Instead of studying leadership, why not spend some time studying leaders and strategies in the wild? You can learn a lot from leadership experts, but you always see the leader and what he or she does through the expert’s personal lens. Supplement that learning with studying real leaders in real life situations and draw your own conclusions. The posts in this series will help you.
Every week I’ll point you to articles by and about real leaders in real situations and to articles about how real companies are faring in the marketplace. Read them. Think about them. Draw your own lessons and conclusions from them. Then try to apply those lessons in your own real life.
This week I’m pointing you to articles about Paul Forte, Richard and Holly Branson, Bill Amelio, Jamie Dimon, and Stacy Brown-Philpot,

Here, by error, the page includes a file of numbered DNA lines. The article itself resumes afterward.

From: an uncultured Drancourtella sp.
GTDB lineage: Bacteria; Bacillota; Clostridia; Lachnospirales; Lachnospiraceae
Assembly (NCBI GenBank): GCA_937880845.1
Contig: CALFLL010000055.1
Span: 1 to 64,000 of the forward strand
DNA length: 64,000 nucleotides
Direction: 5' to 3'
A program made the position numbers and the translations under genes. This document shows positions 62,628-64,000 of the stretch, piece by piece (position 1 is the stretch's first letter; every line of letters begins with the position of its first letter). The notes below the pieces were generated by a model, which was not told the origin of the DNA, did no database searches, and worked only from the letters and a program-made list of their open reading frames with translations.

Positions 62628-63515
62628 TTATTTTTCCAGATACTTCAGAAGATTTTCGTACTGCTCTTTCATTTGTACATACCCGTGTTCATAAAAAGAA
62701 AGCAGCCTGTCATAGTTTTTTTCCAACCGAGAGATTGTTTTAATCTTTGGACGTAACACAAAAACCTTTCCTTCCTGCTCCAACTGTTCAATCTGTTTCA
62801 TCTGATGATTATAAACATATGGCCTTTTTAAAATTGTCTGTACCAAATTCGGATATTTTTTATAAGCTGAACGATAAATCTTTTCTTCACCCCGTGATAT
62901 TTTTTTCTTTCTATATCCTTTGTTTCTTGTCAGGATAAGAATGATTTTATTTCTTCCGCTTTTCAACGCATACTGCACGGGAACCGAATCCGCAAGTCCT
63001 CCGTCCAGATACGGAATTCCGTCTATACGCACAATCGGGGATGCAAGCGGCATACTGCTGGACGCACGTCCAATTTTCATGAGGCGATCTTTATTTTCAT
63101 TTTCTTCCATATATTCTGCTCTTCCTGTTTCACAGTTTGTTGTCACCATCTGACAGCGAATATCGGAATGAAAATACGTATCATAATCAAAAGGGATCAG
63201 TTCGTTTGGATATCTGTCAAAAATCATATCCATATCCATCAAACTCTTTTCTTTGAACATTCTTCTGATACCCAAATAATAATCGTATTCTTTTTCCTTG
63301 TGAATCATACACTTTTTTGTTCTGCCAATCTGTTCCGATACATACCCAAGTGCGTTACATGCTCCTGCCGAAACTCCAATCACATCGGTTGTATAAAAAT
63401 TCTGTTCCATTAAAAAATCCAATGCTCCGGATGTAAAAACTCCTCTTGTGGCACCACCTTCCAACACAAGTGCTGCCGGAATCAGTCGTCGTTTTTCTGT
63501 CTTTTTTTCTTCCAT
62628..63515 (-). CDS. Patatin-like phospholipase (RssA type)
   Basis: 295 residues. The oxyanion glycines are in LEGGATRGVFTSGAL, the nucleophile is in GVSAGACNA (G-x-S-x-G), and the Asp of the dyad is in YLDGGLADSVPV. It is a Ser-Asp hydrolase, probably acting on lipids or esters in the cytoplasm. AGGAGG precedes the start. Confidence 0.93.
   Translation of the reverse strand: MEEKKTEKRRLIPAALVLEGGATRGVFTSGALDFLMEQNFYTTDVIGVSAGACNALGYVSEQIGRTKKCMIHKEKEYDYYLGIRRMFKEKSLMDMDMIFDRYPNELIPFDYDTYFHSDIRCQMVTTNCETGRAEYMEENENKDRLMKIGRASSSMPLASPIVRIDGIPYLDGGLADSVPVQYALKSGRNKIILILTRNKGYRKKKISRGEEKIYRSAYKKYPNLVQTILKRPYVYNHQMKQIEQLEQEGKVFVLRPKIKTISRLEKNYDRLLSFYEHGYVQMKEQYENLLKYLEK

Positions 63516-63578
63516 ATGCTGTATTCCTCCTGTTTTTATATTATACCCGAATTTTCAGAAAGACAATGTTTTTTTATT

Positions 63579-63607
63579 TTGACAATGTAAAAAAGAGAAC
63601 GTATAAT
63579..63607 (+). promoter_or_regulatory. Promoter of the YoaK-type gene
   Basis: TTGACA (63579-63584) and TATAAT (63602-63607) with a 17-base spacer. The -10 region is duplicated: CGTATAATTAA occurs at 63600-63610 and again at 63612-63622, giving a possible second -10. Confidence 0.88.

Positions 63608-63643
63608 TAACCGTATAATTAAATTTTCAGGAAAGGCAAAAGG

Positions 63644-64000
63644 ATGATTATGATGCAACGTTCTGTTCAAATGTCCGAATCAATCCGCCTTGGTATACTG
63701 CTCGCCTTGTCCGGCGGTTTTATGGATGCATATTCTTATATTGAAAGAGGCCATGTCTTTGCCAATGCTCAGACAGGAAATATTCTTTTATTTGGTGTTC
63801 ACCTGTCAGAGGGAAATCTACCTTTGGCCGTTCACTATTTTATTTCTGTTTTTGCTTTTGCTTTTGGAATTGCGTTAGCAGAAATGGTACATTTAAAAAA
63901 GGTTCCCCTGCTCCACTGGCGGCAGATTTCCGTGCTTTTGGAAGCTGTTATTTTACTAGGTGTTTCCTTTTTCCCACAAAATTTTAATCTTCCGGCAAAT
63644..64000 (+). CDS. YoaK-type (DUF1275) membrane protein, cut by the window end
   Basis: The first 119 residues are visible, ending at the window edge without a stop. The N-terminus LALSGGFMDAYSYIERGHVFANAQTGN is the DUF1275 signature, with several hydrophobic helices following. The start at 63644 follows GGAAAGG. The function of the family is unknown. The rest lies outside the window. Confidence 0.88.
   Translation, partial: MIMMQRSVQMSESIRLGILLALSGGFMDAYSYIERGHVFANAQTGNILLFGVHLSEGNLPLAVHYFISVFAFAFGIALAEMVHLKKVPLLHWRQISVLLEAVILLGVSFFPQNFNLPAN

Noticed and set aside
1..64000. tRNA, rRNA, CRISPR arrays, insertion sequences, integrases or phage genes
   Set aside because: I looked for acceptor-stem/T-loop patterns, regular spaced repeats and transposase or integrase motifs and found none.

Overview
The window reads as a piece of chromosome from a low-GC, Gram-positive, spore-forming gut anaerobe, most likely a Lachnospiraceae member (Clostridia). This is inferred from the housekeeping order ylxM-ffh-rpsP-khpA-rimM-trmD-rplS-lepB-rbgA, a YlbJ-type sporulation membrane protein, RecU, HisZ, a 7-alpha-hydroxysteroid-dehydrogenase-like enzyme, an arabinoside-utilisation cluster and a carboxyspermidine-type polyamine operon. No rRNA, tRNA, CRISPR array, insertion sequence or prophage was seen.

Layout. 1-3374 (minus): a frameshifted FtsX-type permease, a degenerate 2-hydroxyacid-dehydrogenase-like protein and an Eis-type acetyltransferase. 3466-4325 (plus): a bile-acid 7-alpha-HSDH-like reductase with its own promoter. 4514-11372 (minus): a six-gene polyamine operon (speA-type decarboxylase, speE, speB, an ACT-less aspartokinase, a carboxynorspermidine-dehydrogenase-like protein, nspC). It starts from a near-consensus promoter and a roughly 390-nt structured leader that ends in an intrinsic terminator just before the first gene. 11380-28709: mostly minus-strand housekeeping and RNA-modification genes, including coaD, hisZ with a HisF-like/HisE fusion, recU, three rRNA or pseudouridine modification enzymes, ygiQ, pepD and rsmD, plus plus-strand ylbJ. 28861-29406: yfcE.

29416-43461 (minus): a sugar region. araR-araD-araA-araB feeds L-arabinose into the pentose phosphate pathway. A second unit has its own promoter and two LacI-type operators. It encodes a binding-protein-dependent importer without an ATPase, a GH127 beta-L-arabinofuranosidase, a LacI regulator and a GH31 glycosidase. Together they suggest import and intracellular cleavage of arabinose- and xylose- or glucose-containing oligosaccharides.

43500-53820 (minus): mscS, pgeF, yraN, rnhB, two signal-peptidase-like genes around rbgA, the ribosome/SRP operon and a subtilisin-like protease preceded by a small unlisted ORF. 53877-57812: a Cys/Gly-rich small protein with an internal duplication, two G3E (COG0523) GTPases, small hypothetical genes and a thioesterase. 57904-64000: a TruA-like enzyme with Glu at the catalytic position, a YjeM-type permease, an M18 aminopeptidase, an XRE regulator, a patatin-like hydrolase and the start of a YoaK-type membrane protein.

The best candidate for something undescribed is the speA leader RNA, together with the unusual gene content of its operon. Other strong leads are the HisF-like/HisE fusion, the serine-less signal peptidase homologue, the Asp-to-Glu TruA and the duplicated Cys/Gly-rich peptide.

“How does one go from being a 16th and 17th century English literature professor to the CEO of a benefits administration company for long-term care and other benefits programs? As Paul Forte, CEO of Long Term Care (LTC) Partners, based in Portsmouth, N.H., tells it, it was a matter of U.S. economics when he completed his doctoral studies in 1980.”
“The flamboyant billionaire, who built a global empire out of a mail-order record business, looks to his daughter for guidance as Virgin tries to keep up with the times.”
“Avnet is one of the world’s largest technology distributors, shipping more than 30,000 line items every day, with 15,700 global employees who serve more than 2 million customers in more than 125 countries. Needless to say, its CEO Bill Amelio needs to stay on top a lot of moving pieces each day.”
“Dimon has been at the helm of JPMorgan Chase for more than 12 years. At 62, boyish and sometimes blunt, he remains true to his roots as a straight-talking guy from Queens (albeit one who has an MBA from Harvard Business School, runs the biggest bank in the United States, and is a billionaire)”
“Stacy Brown-Philpot, the chief executive of TaskRabbit, says her race often factors into the perception people have of her when they first meet. ‘No one thinks I’m a C.E.O.,’ she says.”
For some ideas about how to get more from this series of posts, check out “Studying Leaders in the Wild.“